Accessibility (a11y) awareness is gaining traction in the design and tech world but is still often an afterthought. This has definitely been the case at Egencia. As our design team matured and these issues started popping up more frequently, the effort turned into a proactive, self-initiated project between myself and another designer to address our color palette.
Egencia's product suite is fairly monochromatic, relying heavily on grays and blues to communicate interactions. A narrow set of four other pop colors are used for signaling a variety of other things, but contrast ratios were never considered when the color palette was initially created. Unfortunately, 4 of the 10 most commonly used colors for text fail contrast testing outright, and 2 more colors are considered failing since our typeramp predominantly does not meet the definition of Large Text.
I worked with another passionate designer on the team to proactively address the major color issues in our product. We wanted to explore HEX values in a way that did not wholly alter the personality of our product, but still brought the colors into an appropriate range of color contrast. We spent a few weeks on these details ensuring we got it right.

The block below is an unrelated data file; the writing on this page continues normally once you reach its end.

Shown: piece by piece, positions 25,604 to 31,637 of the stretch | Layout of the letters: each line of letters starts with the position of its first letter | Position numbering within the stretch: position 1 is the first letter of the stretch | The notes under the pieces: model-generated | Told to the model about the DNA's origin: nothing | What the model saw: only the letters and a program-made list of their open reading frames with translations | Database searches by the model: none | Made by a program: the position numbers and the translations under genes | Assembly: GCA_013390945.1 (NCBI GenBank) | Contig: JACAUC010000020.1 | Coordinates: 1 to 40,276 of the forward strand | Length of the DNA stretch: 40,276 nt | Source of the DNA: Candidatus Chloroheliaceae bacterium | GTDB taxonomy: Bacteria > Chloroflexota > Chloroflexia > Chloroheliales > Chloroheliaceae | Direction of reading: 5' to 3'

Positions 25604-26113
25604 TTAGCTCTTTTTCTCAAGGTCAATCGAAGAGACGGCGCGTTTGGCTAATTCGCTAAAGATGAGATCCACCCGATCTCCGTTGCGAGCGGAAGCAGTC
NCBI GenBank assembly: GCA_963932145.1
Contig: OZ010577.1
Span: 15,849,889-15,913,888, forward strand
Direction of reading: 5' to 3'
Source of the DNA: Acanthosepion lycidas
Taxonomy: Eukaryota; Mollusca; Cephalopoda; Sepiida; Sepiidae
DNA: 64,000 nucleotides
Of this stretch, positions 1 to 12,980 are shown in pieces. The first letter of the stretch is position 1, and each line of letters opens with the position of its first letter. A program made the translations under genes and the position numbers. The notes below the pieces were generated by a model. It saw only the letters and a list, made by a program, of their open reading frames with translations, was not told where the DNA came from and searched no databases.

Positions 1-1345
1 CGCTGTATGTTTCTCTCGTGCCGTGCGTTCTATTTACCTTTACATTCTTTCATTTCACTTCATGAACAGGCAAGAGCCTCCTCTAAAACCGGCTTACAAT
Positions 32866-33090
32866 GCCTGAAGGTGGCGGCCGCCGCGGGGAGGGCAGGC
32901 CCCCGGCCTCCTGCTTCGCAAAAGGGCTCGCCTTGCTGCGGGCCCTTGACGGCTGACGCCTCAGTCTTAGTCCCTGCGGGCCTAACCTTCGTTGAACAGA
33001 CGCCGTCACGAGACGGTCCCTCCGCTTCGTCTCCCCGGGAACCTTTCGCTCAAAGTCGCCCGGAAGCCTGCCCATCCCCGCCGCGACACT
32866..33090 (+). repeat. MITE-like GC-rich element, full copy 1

At the time our accessibility color work was happening, the brand team also introduced three new colors to the palette. In order to bring more harmony between the two experiences, we worked with the brand team to align the acceptable product usage of the new colors. Specifically, this meant assigning the purpose of the new purple, and declaring the aqua and pink colors as "Brand Only," due to the low contrast ratios.
The color changes would touch every part of the product ecosystem, so we needed to ensure that everyone was onboard with the changes and the timeline. I worked with all 20 product managers to get confirmation and commitment to launch the new code during a 2-day window. This required each team to be on the latest version of our UI Toolkit component library.
The final color palette is the first step in moving us toward a more accessible product ecosystem. Along with this new palette, we also included detailed documentation lining out use cases, examples, guidelines, and exceptions. This is extremely important for the design team and the broader organization in order to evangelize the importance of a11y, as well as ensuring compliance.
As this was the design team's first major effort to address a11y from a cross-platform and cross-product perspective, we wanted to start with a manageable chunk of work. Updating our HEX values is not a huge investment of time so it's an easy, quick win to start moving us in the right direction.
This work has helped us set a baseline standard for a11y across Egencia's products. We've already inspired peers to learn more about accessibility and have also spurred a larger internal initiative to address these issues more broadly. This summer (summer 2019), training sessions have been scheduled specifically for engineering to learn about screen-reader and keyboard functionality and testing methods. We are really excited about this push toward a more inclusive product.